Eagles owner Jeff Lurie announced the decision Monday morning, a day after Philadelphia's 42-7 loss to the New York Giants that ended the Eagles' season at 4-12.
Lurie's announcement, via ESPN:
Andy Reid won the most games of any head coach in Eagles history and he is someone I respect greatly and will remain friends with for many years to come. But, it is time for the Eagles to move in a new direction. Coach Reid leaves us with a winning tradition that we can build upon. And we are very excited about the future.
While not unexpected, the decision to fire Reid does not go without the creation of ripple effects for several members of the Eagles' organization.
In the following slides, we'll break down the winners and losers of Reid's firing in Philadelphia.
For all the great things Reid brought to Philadelphia over the years, a consistent commitment to the running game—despite some extraordinary talents at running back—never materialized.
Now that Reid is looking for a job elsewhere, the Eagles running game has a chance to take a major step forward in 2013.
LeSean McCoy and Bryce Brown make up a dynamic pair of backs that complement each other well, and protecting a young quarterback and rebuilding defense is likely to be a priority next season. Given the right coaching hire, Philadelphia's offense could finish 2013 ranked in the top five in rushing.
Vick and the money left on his monster deal were probably out in Philadelphia regardless of the Eagles' head-coaching decision, but Reid's firing all but guarantees that Vick is playing elsewhere in 2013.
Soon-to-be 33 years old, Vick is owed almost $16 million next season—money he's almost certain not to see, at least not in Philadelphia.
If Reid had another year, maybe Vick would get one last chance to be the guy in Philadelphia (and still collect on the monster pay check). Now, Vick will have to find a new deal (for less money) on a team that is desperate for quarterback help.
Quite possibly the best job available this offseason—and the one that can pay the necessary money to get Kelly out of Oregon—just opened up in Philadelphia.
With Reid out of the picture, Lurie and the Eagles can now do their best pitch job to get Kelly to Philadelphia. While the two sides have been linked since Reid's potential firing surfaced this season, Kelly may want more personnel power than the Eagles are willing to give any head coach.
However, the money could be very good for Kelly in Philadelphia, and the Eagles' talent base isn't far off from being a true contender. It's a very attractive job for any coach, Kelly or otherwise.
But if able to lure Kelly from the collegiate ranks, Lurie would likely be getting the hire of the offseason—one with the necessary star power to erase the dull pain from Reid's departure.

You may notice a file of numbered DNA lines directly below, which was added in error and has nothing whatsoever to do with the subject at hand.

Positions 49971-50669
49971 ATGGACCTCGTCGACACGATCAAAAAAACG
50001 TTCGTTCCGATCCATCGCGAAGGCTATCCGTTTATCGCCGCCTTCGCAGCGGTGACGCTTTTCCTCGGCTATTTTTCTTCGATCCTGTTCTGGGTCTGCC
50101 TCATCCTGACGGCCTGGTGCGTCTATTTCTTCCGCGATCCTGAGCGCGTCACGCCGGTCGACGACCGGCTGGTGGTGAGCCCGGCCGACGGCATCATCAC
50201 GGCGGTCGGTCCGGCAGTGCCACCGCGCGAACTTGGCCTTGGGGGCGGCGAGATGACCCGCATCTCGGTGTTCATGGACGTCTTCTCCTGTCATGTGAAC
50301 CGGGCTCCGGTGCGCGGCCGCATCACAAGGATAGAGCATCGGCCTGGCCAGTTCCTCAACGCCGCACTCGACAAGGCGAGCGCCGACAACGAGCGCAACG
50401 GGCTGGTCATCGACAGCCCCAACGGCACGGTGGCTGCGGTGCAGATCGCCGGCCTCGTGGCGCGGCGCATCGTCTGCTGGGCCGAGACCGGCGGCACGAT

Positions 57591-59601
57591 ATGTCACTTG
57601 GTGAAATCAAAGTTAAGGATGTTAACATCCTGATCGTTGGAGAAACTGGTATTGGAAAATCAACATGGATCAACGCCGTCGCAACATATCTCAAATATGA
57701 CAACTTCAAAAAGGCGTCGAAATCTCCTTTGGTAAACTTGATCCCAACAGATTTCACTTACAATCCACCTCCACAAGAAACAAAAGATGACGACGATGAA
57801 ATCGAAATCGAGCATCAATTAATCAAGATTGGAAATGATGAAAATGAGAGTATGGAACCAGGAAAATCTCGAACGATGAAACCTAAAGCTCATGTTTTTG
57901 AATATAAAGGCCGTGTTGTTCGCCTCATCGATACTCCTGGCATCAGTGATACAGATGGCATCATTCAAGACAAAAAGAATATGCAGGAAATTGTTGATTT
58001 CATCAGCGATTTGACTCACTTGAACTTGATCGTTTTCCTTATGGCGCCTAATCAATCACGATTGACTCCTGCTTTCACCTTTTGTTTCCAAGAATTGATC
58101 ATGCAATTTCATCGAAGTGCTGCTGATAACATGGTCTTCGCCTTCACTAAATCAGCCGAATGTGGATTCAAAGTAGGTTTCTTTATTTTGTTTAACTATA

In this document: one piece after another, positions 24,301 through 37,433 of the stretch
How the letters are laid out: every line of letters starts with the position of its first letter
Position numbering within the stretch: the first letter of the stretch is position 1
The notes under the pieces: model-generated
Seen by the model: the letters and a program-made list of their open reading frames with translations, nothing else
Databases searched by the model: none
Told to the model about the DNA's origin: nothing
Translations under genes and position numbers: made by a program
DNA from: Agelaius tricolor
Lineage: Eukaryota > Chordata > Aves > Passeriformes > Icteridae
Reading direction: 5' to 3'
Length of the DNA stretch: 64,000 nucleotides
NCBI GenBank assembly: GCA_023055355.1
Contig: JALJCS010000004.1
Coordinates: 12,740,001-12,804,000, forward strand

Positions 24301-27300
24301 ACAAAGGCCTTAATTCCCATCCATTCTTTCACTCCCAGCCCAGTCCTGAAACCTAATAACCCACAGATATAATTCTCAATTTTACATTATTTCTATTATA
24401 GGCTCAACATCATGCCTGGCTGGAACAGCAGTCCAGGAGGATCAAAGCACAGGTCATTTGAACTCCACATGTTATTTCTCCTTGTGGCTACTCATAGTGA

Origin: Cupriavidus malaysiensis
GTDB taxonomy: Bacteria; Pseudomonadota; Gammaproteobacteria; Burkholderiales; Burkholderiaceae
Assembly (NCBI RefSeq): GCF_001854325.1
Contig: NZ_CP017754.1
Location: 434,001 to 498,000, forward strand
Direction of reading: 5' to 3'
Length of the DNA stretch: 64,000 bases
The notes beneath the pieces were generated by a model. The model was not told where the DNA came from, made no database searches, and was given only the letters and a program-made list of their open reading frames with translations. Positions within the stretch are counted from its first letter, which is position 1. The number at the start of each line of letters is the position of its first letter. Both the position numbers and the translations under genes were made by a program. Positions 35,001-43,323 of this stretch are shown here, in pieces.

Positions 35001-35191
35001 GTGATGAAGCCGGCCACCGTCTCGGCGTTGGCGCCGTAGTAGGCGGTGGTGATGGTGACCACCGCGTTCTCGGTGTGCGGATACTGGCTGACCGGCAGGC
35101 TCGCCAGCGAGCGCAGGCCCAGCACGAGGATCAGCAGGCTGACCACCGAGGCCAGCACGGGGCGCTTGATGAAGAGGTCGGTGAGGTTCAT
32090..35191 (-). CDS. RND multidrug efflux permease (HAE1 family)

While the Eagles finished just 12-20 over the last two seasons—clearly an unacceptable record regardless of name or franchise—Philadelphia fans have to appreciate the stability and winning culture that Reid handed the Eagles over the last 14 years.
Year after year, the Eagles watched as teams axed head coaches and struggled to find the right fit. Meanwhile, Reid won the most games in franchise history, keeping the Eagles relevant among the best teams in the NFL for the better part of the last two decades.
The time for change was clearly now, but that reality doesn't mean wins and the culture of winning is going to immediately return in Philadelphia. Reid established a framework for the Eagles that lasted a length that is almost unheard of in the NFL these days. The next coach has his work cut out for him to replicate that stability.
The reason NFL teams make decisions at head coach in cycles—and not 14-year cycles, mind you—is that the message coming from the front of the room often gets stale, old and replayed. Maybe that was a reason why the Eagles fell on their faces the last two season, maybe not.
But for better or worse, the Eagles are getting a new voice, a new face and a new leader in 2013 and beyond.
That prospect should be an exciting one for Eagles fans, who have been treated to all the luxuries of being an elite NFL team over the last 14 seasons without any of the fruits that come with being a Super Bowl champion.
The Eagles aren't guaranteed anything with a new head coach, but with the turning of a page comes new possibilities. Reid couldn't deliver a championship, but maybe the next guy (Chip Kelly? Jay Gruden? Bruce Arians?) can.
And while a Super Bowl might not come in 2013, the idea of building under someone new is something that should be as fresh to Eagles fans as the message coming from the front of the room is to the players next season.